First plenary debate of the European Regional Meeting of the International Labour Organisation


Print page

Intervention by Minister Joan Burton on behalf of the Irish Government (and the Irish Presidency of the EU Council of Ministers) in the first plenary debate of the European Regional Meeting of the International Labour Organisation,

Oslo, April 8th 2013.

I would like to thank the Norwegian Government for hosting this European Regional Meeting of the ILO.
 
Forty years ago Ireland’s social legislation already reflected the positive influence of the Conventions and Recommendations adopted by the ILO. Since then, as members of the European Union, we have also benefited from the manner in which the Union’s four freedoms have been adapted to the requirements of a Social Europe. These European Union requirements now extend beyond the international standards and measures which underpin the concept of decent work.
 
We were happy to welcome the ILO Director-General Guy Ryder on his first official visit to Ireland in February, and to discuss with him the priorities of the European Union at a time when Ireland holds the rotating Presidency of the Council of the EU.
Creating an environment where growth and jobs can be fostered in a period of consolidation has been particularly challenging in Ireland. We have been conscious of the importance of retaining a stable industrial relations environment and maintaining social dialogue while achieving of a fiscal consolidation of the scale that has been required. 

The Europe 2020 Strategy – responding to the crisis

Ireland’s EU Council Presidency is committed to moving more decisively from crisis response mode to doing what is necessary to support sustainable recovery.  The grave crisis that faced the EU in 2011 and 2012 has shown some signs of receding. The stabilisation in conditions achieved to date demonstrates that the EU can respond effectively to severe challenges when its members act together cohesively and decisively.
 
But it is critical that we maintain the momentum behind national-level reforms that are underpinned by the goals of the Europe 2020 Strategy: supporting growth that is smart, sustainable and inclusive.
 
It is clear that we must remain firmly focused on addressing the scale of the current jobs crisis.  Unemployment levels are unacceptably high: now averaging almost 12% for the Euro Area, 11% for the EU.  This is 26 million people unemployed across the Union, nearly two million more than this time last year.

Youth unemployment

Youth unemployment is at crisis levels in Europe and the European Foundation based in Dublin puts the estimated economic cost of this at 1.2 per cent of GDP, or more than €150 billion. The political agreement on an EU-wide Youth Guarantee is a crucial first step in tackling the crisis.
 
When I chaired the February EPSCO Council just over six weeks ago,  priority policy concerns highlighted by EU Employment Ministers included tackling long term unemployment and youth joblessness, as well as pursuing more effective activation and better education and training. Political agreement was also achieved at that meeting on the Youth Guarantee.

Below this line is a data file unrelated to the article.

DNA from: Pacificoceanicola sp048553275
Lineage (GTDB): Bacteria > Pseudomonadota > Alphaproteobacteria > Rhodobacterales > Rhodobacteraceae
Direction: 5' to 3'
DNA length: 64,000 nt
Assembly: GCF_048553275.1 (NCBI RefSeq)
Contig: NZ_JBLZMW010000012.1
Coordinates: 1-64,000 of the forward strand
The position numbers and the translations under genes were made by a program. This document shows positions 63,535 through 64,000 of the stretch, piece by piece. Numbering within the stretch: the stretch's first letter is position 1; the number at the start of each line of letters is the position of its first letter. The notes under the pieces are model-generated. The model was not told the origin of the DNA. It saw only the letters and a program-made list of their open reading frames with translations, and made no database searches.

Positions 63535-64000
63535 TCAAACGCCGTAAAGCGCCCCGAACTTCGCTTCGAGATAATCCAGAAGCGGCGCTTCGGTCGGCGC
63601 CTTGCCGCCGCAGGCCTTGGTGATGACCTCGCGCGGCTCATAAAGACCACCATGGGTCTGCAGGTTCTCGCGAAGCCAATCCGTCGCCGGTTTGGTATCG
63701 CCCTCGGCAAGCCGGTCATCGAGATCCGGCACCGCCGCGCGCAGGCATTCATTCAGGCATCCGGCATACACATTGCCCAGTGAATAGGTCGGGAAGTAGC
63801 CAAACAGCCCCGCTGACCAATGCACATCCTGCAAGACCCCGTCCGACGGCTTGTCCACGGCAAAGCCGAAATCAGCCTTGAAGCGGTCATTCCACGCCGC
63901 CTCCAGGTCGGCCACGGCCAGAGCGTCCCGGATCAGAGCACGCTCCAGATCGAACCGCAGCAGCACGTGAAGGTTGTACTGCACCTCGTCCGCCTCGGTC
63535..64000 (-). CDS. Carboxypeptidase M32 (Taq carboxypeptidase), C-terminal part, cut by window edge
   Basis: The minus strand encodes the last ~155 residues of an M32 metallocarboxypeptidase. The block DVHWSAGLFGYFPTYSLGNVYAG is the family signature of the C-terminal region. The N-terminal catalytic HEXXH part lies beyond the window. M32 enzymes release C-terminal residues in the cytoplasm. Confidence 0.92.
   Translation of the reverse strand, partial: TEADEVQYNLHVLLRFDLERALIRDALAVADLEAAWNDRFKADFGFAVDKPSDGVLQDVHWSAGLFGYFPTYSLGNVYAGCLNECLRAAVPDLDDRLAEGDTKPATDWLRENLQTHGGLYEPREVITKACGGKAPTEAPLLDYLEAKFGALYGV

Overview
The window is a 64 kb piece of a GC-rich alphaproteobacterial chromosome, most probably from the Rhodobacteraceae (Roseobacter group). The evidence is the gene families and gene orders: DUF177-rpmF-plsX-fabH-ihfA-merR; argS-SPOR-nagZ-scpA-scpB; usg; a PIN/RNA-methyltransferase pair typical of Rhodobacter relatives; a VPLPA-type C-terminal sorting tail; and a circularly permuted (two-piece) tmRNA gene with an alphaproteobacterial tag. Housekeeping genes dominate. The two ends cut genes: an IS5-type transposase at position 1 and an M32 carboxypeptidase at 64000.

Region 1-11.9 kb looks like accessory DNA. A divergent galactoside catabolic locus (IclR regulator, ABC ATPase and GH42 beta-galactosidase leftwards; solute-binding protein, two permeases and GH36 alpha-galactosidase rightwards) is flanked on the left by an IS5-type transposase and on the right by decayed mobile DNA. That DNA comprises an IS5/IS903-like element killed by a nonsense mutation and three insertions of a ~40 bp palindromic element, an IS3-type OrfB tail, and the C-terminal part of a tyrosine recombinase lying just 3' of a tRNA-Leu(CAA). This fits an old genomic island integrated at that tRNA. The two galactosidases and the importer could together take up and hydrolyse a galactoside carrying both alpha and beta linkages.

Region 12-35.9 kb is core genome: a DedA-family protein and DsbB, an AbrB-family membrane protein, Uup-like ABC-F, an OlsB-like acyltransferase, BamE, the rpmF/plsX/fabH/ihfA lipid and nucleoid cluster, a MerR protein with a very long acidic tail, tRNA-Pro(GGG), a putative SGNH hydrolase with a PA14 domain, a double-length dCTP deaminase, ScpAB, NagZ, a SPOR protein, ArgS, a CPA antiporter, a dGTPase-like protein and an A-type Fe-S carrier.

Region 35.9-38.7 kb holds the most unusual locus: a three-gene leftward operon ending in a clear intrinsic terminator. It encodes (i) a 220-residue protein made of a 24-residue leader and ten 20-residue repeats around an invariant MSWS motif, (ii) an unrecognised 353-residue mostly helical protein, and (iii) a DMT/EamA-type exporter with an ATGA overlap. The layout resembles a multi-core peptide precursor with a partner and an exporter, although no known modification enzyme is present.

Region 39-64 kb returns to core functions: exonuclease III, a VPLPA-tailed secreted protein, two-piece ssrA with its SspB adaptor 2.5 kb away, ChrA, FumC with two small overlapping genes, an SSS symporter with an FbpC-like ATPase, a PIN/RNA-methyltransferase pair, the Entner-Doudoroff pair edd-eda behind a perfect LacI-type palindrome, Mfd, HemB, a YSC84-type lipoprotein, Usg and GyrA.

Implementation of the Guarantee will take time and poses a range of challenges for individual Member States. However, once implemented, the Guarantee will assure young people under the age of 25 a good quality offer of employment, continued education, an apprenticeship or a traineeship within four months of becoming unemployed. It will contribute to three out of the five Europe 2020 targets: increasing the employment rate, reducing the extent of early school leaving and lifting people out of poverty and social exclusion.

Social Dialogue

We welcome the review provided on the work of the ILO in the region from 2009 to 2012.
 
The Director General’s report implies that social dialogue has universally been a casualty of economic adjustment programmes especially in the crisis hit countries. 
 
I agree with the Director General that social dialogue should be a vital resource in facilitating such adjustments.  Ireland’s experience underlines the need for social dialogue in identifying pathways through and hopefully out of the crisis. Social dialogue continues to play a critical role in policy making and in the management of the Irish economy at what is a very difficult time for the majority of Irish citizens. Not everyone will agree on the path eventually chosen – but that is part of the dialogue process; it will not always result in a unity of outcome.
 
The primary role of government in times of great emergency is to take responsibility for reconciling social demands and finding solutions that get people and businesses back to work. Governmental policy and action is ultimately the effective way by which varying interests can come together to do the best for our countries and our societies. In Ireland this has involved difficult compromises.
 
The challenge now is improve social dialogue at EU and national levels and for closer involvement of the social partners through all stages of the European Semester.  This is crucial if we are to ensure legitimacy and ownership, as well as a shared responsibility for difficult structural reforms that can help to deliver well-functioning and inclusive labour markets. 
 
Finally, I would like to say on behalf of Ireland’s Presidency of the Council of Ministers that we will be urging other EU Member States to ratify the ILO Domestic Workers Convention. To that end we will be seeking a Council decision confirming that any EU-level impediments to ratification have been removed.
 
ENDS
Last modified:08/04/2013